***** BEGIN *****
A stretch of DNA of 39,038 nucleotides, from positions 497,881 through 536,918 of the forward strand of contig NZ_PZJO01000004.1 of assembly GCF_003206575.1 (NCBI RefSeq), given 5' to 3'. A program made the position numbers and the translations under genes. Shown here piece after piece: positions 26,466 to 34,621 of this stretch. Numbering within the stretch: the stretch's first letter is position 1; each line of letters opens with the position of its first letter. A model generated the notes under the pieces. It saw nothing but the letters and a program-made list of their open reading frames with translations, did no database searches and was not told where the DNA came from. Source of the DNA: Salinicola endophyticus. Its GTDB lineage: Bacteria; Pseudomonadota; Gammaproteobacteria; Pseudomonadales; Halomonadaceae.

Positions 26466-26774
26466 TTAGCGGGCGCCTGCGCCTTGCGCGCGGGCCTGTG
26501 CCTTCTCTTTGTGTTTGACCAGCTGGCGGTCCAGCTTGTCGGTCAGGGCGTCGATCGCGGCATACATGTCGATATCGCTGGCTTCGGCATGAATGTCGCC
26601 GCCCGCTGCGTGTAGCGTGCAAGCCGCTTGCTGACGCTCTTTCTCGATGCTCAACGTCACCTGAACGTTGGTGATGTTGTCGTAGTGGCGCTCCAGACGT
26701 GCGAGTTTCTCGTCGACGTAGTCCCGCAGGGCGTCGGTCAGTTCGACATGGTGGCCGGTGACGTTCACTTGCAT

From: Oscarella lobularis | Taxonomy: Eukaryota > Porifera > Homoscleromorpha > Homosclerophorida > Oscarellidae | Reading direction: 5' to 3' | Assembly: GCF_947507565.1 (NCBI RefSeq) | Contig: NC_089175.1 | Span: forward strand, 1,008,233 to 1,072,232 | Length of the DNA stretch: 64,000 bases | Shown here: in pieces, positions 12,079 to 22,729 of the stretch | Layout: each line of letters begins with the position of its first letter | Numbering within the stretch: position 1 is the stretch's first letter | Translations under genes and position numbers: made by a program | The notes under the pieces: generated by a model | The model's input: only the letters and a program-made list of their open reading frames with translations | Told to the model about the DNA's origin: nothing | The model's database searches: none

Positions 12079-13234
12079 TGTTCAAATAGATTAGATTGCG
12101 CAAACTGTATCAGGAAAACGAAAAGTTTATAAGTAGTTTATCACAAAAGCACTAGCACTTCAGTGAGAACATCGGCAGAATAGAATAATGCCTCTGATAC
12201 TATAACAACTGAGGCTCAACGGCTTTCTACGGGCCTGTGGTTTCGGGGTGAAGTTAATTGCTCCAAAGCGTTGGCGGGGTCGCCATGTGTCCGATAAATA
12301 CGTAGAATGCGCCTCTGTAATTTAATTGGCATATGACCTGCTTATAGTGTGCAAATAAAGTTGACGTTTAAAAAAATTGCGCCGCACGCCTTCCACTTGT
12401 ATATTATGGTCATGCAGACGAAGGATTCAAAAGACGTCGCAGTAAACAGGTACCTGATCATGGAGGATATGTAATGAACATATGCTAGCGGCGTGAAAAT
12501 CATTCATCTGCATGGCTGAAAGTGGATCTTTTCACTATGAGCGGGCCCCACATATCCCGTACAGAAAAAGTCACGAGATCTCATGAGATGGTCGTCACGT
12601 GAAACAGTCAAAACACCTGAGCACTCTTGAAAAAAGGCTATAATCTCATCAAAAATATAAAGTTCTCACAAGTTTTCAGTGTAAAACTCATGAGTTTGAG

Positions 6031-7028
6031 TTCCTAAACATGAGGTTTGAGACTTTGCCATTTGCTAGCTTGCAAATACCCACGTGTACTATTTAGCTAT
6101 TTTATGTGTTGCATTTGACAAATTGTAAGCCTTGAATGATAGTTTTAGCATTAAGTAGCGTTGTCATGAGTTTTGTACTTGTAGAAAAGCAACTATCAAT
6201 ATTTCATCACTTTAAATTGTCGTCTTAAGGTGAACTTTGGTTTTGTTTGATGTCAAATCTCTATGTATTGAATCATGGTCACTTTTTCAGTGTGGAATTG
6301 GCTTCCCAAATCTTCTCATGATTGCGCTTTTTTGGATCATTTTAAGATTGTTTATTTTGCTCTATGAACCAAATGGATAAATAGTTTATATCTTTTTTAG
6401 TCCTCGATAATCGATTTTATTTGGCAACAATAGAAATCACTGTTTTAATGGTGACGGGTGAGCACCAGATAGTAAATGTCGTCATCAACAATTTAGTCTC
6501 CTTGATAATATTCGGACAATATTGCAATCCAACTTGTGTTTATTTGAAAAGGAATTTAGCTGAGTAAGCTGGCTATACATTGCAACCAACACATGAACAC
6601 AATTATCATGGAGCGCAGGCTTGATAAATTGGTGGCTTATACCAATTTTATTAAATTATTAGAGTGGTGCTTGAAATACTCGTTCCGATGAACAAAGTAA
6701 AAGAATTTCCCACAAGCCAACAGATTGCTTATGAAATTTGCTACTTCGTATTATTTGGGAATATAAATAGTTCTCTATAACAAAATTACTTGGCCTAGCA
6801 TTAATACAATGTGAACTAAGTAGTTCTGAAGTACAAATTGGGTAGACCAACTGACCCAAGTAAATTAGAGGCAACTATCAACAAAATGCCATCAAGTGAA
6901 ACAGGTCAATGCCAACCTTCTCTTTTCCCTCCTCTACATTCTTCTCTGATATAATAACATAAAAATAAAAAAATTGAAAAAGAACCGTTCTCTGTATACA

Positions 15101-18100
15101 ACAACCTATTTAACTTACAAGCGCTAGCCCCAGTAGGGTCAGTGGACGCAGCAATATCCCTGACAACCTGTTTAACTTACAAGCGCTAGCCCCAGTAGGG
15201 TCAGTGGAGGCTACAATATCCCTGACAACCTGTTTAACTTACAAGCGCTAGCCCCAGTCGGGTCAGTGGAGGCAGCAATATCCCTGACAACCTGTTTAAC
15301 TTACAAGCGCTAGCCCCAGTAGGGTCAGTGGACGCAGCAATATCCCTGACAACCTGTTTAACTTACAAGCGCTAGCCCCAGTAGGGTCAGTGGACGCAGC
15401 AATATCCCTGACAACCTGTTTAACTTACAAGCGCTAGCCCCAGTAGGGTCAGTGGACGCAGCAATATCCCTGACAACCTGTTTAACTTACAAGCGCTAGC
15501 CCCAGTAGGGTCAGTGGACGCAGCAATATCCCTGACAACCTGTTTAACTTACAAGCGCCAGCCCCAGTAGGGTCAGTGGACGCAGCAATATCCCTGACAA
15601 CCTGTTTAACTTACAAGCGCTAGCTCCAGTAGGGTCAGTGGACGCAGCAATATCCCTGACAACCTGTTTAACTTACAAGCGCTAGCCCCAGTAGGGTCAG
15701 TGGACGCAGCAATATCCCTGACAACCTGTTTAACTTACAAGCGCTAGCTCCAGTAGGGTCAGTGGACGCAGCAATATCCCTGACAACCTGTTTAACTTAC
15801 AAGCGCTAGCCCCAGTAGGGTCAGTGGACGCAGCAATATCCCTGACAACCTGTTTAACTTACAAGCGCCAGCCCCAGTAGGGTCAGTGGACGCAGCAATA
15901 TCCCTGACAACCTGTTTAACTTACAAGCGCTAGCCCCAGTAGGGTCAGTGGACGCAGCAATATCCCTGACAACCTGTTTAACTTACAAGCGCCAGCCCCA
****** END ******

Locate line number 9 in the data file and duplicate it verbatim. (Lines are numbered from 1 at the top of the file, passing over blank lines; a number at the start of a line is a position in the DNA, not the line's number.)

12079 TGTTCAAATAGATTAGATTGCG